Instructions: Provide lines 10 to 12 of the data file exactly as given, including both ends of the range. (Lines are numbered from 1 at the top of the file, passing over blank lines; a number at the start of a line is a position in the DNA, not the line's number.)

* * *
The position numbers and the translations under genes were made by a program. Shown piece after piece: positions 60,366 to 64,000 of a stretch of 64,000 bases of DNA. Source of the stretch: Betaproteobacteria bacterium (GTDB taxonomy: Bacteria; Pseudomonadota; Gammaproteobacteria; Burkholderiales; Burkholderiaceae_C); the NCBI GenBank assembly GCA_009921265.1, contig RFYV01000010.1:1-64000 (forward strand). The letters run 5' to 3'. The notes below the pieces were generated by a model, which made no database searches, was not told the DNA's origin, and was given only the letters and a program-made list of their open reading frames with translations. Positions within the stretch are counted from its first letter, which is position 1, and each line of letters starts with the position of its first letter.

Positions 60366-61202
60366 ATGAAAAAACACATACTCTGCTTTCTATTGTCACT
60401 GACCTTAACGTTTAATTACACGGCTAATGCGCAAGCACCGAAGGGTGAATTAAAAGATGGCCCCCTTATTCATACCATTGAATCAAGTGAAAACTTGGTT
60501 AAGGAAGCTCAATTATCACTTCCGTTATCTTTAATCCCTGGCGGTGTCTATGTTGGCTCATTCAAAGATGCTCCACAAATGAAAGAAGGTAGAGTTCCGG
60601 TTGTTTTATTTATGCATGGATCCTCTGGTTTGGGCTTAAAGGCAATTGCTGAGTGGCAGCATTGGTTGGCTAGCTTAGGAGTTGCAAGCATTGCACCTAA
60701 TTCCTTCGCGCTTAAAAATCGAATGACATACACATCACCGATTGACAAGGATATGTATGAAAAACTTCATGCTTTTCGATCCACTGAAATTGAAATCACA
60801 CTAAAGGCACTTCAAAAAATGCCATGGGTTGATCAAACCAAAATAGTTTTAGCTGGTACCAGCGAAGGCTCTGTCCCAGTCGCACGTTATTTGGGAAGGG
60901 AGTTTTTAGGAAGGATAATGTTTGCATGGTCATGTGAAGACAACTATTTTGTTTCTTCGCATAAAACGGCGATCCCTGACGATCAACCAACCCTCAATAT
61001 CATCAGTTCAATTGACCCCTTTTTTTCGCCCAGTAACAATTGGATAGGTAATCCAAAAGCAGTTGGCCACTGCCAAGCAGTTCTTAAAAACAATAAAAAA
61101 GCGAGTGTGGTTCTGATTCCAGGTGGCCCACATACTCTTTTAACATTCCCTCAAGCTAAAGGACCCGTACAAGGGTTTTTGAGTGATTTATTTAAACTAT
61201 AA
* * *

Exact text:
61001 CATCAGTTCAATTGACCCCTTTTTTTCGCCCAGTAACAATTGGATAGGTAATCCAAAAGCAGTTGGCCACTGCCAAGCAGTTCTTAAAAACAATAAAAAA
61101 GCGAGTGTGGTTCTGATTCCAGGTGGCCCACATACTCTTTTAACATTCCCTCAAGCTAAAGGACCCGTACAAGGGTTTTTGAGTGATTTATTTAAACTAT
61201 AA